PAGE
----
October 20, 2015
Fortune reported that Alibaba’s sites “haven’t appeared” on the US Trade Representative’s (USTR) lists “since 2012, and […] wants to keep it that way”, with letters seen online showing that the company “has written” to the USTR “twice in the past month to call the office’s attention to the steps taken recently” against counterfeit products.
The company announced in December last year that it was working to remove counterfeit electronics, and reported later that month that it had spent $160.7 million (€145.7 million) on “tackling counterfeits”. Despite this, it faced a probe in February from the US Securities and Exchange Commission (SEC) over counterfeit products, with a Chinese regulator claiming Alibaba sites “still offer a vast number of counterfeit goods”, and urging it to “clean up its act”.
In response, the company introduced an English-language reporting system in August “amid complaints that the e-commerce company does little to fight fake goods”. The English-language version of the counterfeit reporting system will “better allow foreign companies to file complaints, so that Alibaba can take down the infringing goods”, and covers the Taobao and Tmall sites, which are “two of China’s largest online retail platforms”.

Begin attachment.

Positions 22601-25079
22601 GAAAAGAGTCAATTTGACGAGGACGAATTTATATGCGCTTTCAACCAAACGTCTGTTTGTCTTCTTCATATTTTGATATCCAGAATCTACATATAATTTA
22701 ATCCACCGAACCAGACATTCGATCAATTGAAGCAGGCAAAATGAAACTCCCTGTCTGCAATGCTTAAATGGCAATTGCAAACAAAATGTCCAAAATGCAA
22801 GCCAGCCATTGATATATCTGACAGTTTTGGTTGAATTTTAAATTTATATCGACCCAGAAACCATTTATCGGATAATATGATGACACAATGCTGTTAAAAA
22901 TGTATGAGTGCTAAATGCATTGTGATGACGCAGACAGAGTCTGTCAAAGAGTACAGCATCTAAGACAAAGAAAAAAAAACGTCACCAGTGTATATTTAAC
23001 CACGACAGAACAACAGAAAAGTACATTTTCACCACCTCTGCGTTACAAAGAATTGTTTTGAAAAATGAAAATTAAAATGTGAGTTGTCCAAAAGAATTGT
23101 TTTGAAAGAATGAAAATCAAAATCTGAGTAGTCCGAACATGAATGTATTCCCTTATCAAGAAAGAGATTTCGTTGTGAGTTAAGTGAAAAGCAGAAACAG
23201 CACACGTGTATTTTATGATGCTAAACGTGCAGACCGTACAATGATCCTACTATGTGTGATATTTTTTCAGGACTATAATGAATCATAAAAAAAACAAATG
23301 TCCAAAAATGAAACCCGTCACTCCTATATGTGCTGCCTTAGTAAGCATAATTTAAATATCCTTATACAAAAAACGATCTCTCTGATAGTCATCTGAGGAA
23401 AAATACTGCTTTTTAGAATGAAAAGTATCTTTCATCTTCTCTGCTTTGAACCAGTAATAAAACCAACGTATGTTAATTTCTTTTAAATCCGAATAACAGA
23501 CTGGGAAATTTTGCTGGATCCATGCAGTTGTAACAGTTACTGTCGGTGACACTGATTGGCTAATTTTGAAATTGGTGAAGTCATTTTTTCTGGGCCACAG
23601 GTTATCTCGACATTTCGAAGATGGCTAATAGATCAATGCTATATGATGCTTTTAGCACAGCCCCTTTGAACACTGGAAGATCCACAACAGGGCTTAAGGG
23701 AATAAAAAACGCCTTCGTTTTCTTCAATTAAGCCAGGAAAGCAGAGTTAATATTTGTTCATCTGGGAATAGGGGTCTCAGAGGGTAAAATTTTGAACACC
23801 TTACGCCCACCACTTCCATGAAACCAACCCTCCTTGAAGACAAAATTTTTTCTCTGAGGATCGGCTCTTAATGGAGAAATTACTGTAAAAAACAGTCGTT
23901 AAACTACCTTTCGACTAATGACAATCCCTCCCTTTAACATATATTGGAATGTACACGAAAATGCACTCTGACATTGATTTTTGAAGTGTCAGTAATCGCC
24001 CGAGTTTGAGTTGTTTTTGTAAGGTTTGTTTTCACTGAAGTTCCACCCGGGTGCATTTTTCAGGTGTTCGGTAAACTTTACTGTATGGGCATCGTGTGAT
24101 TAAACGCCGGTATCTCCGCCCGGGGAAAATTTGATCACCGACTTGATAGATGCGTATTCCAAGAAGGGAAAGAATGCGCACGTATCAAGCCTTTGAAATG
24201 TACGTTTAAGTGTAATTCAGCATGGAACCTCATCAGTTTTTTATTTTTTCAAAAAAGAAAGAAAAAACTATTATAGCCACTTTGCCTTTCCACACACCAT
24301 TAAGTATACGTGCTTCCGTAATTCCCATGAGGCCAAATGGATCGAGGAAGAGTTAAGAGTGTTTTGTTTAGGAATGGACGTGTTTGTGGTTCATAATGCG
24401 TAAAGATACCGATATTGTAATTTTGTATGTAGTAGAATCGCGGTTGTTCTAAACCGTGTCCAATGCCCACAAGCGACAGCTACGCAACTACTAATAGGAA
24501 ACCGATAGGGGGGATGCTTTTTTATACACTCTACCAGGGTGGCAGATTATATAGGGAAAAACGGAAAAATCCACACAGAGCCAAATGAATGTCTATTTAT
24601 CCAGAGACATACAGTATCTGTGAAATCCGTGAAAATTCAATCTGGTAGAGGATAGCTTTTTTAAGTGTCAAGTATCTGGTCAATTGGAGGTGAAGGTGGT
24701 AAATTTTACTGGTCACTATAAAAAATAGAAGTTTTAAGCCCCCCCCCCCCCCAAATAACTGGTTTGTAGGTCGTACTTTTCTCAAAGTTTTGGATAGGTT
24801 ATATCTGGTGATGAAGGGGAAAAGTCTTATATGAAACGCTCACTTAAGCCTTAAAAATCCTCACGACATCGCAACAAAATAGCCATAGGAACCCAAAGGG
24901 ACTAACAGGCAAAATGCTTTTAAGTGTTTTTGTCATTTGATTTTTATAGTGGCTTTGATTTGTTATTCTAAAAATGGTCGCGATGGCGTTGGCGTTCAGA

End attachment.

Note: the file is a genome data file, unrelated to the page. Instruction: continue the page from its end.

This platform was cited by the company in its letters, which “specifically call attention” to the simplified process, and the Taobao marketplace had been listed on the USTR’s “Notorious Markets” list from 2008 to 2012, with Alibaba itself removed in 2011. The sites were only removed after the USTR confirmed “that they had taken steps to work with legitimate brands to address counterfeiting complaints”.
The lobbying is being undertaken by new Government Affairs Chief Eric Pelletier, with the aim to “avoid the embarrassment of being reinstated to the USTR list”.
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